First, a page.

We met when we were both in the Wexner Heritage Program and became friends when our daughters attended the same Jewish day school.  Since we’re both actively involved in Jewish life, we had a deep understanding that Judaism embodies rich content for how to live a meaningful and holy life and how to raise children with a deep sense of values and purpose.  We wanted to share that rich content and combine it with hip branding.  Last fall, we co-founded and launched The Jewish Skinny, an e-newsletter that offers a witty, fresh, original perspective and commentary on the weekly Torah portion and explores ancient and trending Jewish issues, including history, books, holidays, Hebrew, Torah, pop culture, influencers and DIYs.  Our goal is to enrich, intrigue, humor and inspire Jews, non-Jews, Jews-by-choice, wanna-be Jews and people who just like Jews.

Here’s a taste from a recent Skinny:

“The moon’s cycle of waxing and waning can feel meditative and mystical.  The Talmud (tall-mood) — a collection of ancient Jewish laws and customs — says we should view the moon’s monthly renewal as a reminder of the magnificent wonders of the world.  God (or read: divine presence, holiness, transcendence, spirituality) is often hidden from us.  When the new moon appears each month, it’s as if God is coming out to greet us.  And, when we see the new moon, we’re supposed to say “Hi!” back with a blessing called Birkat (beer-kaht) Halevanah (ha-lev-ah-nah), which means: the blessing of the moon.  There are lots of versions of Birkat Halevanah, but the basic formula is the same.  Try it!  It’s done when the moon is waxing (that is: when the moon’s illumination is increasing, before it becomes a full moon.)  Even if the moon can be clearly seen from inside, we’re supposed to go outside, as if we’re running to greet a queen or king or even Josh Hutcherson.  Then, stand under the open sky and face east (toward Jerusalem).  Place your feet firmly together, look up at the moon, lift up your heels and stand on your toes 3 times (lift, don’t click like Dorothy) as you say to the moon: “Blessed is your maker.  Blessed is your creator who formed you.”  You can add: “Blessed is God (or insert: divine presence, holiness, transcendence, spirituality) who renews the months.”  Then smile and wait for the moon to wave back.”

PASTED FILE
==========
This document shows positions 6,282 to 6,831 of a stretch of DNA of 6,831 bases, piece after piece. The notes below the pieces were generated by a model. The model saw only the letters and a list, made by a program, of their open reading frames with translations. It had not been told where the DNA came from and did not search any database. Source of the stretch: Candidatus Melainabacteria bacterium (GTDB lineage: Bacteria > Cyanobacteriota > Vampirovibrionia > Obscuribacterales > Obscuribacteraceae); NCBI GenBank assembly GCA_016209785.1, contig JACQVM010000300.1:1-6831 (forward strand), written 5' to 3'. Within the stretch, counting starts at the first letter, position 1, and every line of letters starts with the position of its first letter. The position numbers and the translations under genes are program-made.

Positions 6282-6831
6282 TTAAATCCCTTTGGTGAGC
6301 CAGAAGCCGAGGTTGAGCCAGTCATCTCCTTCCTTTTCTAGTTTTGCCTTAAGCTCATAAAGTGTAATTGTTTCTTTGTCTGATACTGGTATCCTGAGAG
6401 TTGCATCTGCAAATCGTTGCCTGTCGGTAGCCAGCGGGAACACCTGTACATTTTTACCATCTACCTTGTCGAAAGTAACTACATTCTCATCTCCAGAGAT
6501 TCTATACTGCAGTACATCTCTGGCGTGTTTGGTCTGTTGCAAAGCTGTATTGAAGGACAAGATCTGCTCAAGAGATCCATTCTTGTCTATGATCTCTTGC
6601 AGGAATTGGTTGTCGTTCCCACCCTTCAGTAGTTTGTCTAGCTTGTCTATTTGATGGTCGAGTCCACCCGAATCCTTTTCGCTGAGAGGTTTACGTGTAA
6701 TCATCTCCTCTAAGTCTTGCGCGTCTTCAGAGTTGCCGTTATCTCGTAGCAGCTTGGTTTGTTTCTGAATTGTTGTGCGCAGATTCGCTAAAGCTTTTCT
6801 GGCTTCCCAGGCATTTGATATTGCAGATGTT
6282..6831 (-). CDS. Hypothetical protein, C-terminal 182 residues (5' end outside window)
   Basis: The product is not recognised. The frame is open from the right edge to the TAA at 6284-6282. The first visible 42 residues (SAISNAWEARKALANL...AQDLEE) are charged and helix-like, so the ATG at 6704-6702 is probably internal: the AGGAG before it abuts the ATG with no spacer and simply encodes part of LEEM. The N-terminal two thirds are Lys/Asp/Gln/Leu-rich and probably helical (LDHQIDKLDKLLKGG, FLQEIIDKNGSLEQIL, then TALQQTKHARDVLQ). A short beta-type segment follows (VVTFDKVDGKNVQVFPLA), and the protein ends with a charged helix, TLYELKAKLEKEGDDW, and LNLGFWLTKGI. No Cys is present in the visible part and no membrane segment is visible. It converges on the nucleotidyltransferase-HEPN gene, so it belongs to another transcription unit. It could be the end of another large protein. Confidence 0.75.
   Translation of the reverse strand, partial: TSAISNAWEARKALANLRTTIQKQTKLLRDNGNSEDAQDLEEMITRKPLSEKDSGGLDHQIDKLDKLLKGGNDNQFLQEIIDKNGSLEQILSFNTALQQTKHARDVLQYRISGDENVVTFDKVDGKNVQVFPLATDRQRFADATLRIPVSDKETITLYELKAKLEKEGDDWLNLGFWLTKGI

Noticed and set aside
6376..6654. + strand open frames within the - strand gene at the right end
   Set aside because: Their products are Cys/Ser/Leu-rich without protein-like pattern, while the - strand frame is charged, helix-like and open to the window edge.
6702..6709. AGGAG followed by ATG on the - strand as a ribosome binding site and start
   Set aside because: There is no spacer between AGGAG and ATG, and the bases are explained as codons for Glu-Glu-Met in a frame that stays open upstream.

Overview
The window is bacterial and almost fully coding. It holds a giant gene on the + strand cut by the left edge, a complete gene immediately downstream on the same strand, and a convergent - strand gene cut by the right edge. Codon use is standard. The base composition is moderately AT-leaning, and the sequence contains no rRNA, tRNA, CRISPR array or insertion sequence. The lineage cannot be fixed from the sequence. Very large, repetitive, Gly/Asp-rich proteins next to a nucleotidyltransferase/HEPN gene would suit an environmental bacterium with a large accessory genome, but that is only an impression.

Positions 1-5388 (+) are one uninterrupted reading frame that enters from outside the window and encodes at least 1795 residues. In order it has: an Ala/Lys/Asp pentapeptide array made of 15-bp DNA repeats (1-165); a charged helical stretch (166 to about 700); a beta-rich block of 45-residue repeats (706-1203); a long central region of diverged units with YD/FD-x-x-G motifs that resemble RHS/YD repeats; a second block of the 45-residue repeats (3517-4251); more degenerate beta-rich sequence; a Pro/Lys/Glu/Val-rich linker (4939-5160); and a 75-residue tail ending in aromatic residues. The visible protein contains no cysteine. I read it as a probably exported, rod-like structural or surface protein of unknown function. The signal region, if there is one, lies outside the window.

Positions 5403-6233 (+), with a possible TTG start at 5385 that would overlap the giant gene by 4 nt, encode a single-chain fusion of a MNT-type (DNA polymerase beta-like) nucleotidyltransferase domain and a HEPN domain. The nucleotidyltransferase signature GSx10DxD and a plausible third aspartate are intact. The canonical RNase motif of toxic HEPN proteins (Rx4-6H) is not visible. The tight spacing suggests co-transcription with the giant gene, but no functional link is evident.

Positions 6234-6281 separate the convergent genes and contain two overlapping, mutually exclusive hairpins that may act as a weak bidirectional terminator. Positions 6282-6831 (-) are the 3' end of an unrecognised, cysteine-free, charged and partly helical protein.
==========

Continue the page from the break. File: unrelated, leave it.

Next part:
There’s been tremendous buzz about The Jewish Skinny. Subscription is free. You can sign up here.

Suzanne Dryan Felson, a Wexner Heritage alum (San Francisco 1), has been a leader in the Jewish community for more than 20 years.  Suzanne, in addition to co-founding The Jewish Skinny, was one of 12 thought leaders selected to participate in a think tank with IDEO, a design and innovation consulting firm, to redesign the way San Franciscans are “doing Jewish.”  She is a supporter of Synago, a new platform for Jewish millennials across the country, and SoHo Synagogue in New York.   She is also the founder of Reso.io, an online booking platform for kids activities and has been featured in The Project for Women, The Potrero View, the San Francisco Chronicle, and SFGate’s “Moms We Love: Community Builders.”  She can be reached at suzannefelson17@gmail.com.

Debbie Findling, a Wexner Heritage alum (San Francisco Pro), is a co-founder of The Jewish Skinny.  She holds a doctorate in Education, a master’s degree in Jewish Education, a graduate degree in Rabbinic Literature and a bachelor’s degree in Women’s Studies.  She has published widely in both academic journals and mainstream publications; her most recent book, Teaching the Holocaust, is based on her doctoral dissertation.  She has worked professionally in the field of philanthropy for nearly two decades and lectures often on the need for constructive disruption in the Jewish community.  She was a fellow at the Mandel Teacher Educator Institute and a finalist for the prestigious Covenant Award for innovation in Jewish education.  She can be reached at debfindling@gmail.com.